It is difficult to turn around from one moment looking at the Thunder going down in the Finals and the next moment trying to figure out what they're going to do at the draft, so let's try to get a decent roundup of all the goings-on.
Florida guard Bradley Beal is becoming a hot commodity in this year's draft. Surprisingly, Sam Presti has been doing his homework on the kid and now people are wondering if he might have OKC vault up the draft board to take a shot at the guy. Here's the big question - would you trade 6th man of the year James Harden for a shot at an unproven rookie who would obviously fill Harden's role as the lead man off the bench?
Young believes the chatter is all smoke and mirrors, yet the fact that OKC did do its due diligence implies that maybe something is afoot. I think Young is right - if OKC is actually serious about swapping out Harden, who is due for a big payday, for an unproven rookie to slide in and take his place, the Thunder are essentially broadcasting the message, "Yep, we're poor."
I like the focus on power forwards here. The Thunder really could use a raw athletic talented kid who brings energy and rebounding to the 2nd unit, which is an area where OKC has struggled in the past.
Blott looks at each player grouped by position to see how they stack up. Given that OKC is drafting #28, I guess that means they don't get one of the 5 best at any position.
Weiland says that this draft has "journeyman depth." Ouch. How about a positive spin - the draft has a number of single talent interchangeable parts that a well-coached team like the Spurs could capitalize on.
I actually had an opportunity to attend this madhouse but ended up passing on it. Mason pretty much confirms my decision here.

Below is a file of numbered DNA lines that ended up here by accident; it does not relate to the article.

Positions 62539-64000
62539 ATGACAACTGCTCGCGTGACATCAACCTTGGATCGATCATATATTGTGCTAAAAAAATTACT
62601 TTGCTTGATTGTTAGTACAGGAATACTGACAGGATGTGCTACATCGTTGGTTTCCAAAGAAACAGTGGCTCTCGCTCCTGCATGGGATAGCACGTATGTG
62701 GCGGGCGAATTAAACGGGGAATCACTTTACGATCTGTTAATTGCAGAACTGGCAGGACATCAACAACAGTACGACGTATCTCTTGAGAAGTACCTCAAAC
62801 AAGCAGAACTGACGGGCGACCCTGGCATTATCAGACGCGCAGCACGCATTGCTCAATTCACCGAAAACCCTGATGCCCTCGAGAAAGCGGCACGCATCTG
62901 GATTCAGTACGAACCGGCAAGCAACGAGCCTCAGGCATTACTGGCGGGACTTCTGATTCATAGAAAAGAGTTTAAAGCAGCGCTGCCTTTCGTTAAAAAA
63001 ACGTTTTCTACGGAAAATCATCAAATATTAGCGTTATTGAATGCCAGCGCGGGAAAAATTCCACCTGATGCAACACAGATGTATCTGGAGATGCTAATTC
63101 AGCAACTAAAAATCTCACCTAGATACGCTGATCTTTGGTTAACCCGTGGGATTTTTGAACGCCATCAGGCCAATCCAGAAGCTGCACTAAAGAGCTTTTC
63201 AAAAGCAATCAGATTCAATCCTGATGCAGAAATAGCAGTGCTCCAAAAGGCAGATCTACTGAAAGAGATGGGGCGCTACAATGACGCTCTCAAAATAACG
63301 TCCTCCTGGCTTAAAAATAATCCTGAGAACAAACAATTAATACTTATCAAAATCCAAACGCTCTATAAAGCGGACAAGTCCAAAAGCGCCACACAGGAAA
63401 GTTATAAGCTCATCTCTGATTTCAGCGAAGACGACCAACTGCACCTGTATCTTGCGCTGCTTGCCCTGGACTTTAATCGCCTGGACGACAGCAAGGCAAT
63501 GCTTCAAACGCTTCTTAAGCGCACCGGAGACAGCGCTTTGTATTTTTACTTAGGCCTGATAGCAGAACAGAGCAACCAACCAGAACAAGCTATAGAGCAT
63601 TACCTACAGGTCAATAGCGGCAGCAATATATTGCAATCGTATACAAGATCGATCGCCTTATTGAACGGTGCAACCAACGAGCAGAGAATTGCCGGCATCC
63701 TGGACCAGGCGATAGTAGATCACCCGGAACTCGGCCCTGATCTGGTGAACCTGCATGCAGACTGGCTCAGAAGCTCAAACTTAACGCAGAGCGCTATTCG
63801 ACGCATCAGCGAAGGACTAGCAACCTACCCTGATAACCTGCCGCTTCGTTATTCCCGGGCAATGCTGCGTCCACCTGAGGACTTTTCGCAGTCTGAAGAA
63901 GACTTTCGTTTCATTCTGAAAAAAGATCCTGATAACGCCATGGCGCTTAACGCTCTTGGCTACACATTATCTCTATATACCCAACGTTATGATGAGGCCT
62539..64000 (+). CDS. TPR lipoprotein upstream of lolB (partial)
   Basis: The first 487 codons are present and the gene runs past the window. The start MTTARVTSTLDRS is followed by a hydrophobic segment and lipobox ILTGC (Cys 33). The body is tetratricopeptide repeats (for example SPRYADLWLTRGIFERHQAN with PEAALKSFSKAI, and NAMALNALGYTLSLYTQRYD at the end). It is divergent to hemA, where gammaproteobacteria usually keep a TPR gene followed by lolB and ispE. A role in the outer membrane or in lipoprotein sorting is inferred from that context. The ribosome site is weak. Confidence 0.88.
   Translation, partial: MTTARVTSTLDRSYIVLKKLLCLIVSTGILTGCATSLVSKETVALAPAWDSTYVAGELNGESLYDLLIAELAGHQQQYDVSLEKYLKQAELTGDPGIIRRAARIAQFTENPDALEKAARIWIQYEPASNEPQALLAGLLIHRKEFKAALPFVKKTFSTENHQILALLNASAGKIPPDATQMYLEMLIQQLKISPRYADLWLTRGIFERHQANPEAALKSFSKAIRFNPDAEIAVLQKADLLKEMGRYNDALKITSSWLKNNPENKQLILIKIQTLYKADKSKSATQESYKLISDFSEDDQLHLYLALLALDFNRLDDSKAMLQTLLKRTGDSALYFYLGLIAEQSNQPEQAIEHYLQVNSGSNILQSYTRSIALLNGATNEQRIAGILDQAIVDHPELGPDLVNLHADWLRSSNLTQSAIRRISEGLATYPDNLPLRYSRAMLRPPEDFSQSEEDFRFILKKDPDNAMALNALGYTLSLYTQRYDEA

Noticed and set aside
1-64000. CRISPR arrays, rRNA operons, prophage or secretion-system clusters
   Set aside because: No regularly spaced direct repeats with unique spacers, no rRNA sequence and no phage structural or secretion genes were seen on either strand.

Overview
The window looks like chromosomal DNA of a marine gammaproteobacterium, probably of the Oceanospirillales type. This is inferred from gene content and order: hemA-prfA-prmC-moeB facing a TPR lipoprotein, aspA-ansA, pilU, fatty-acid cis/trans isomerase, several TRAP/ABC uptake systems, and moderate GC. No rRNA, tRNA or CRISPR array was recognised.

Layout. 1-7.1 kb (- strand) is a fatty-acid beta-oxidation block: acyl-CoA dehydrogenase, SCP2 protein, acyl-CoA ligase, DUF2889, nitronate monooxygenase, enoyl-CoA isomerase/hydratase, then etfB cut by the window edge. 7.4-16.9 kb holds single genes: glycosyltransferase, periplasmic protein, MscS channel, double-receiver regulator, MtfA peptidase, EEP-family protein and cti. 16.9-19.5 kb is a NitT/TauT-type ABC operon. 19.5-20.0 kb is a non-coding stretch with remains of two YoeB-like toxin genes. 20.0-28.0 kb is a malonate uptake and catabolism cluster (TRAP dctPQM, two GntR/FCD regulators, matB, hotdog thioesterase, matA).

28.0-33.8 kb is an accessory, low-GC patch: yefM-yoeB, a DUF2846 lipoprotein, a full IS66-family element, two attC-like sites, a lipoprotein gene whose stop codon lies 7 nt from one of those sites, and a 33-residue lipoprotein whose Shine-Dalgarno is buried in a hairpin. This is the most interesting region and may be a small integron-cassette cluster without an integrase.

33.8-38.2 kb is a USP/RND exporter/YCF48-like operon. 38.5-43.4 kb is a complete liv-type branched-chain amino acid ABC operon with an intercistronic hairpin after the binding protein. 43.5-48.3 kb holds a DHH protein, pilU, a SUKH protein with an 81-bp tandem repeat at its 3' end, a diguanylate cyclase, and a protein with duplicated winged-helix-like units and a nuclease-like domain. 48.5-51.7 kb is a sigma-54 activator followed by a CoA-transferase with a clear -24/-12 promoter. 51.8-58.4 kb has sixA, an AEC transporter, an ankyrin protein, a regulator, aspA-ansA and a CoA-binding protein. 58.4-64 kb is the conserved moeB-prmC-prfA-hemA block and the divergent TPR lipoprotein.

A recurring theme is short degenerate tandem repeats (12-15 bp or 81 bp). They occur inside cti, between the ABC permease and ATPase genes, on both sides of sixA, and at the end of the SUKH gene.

These are all great, but my favorite has to be Latrell Spreewell:
Weaknesses: Accepting Constructive Criticism
This isn't what it seems. In a true labor of love, this writer examines the top 10 picks from the past 20 seasons. Kevin Durant is the best #2 pick of the past 20 seasons, and it's not even close.
This is one of those 'conversation' posts that becomes insufferably long, but there are some good nuggets in there worth gleaning.
Here is one explanation why we rarely see guys slip through the cracks in the NBA, even though there are only 2 rounds. Most teams actually get the analysis right, but are undone by irrational decision-making.
The Houston Rockets are making some waves. It doesn't look like they're chasing Pau Gasol anymore, but with a few moves in the past few days, they're looking to push themselves into the mid-tier of the west.
Lee Jenkins has been one of the best player profilers this past season (I'd argue Jonathan Abrams is the other) and he offers up a great story on LeBron James here.
Even so, losing one's trophy is arguably not as bad as breaking one's trophy.
Lots of aging centers are on the market and still getting the job done. Marcus Camby in particular looks like he's the same age as Bill Russell but is still one of the best in rebounding rate.
Mayberry reports that the reason why OKC lost the pick was not because of bad faith or intent to withhold information, but because the team's cardiologists had information that they did not share with team management and should have been disclosed to the Celtics. I still don't like this, because if the penalty was not due to bad faith or intent to withhold information, then that means that the Celtics' doctors are arguing that the Thunder's doctors just didn't file some paperwork properly, and it seems like a stiff penalty to remove a draft pick for such a thing.
This story is important to me for one reason, and I invite other lawyer-dudes out there to chime in. No, I don't think anything justifies what Amare Stoudemire said in the public space, but what concerns me here is the reach that the NBA's disciplinary committee seems to have over an NBA player's life. There is no indication that Stoudemire was using NBA-owned technology, that he was doing it on NBA-owned time, or that he was operating in any capacity at all as an employee of the league. And yet the NBA seems to think it has jurisdiction over his exercising his right to say something offensive on his own free time. This is my question - what gives the league that legal authority? And if it is something in the CBA that covers general player behavior, what is the limiting principle?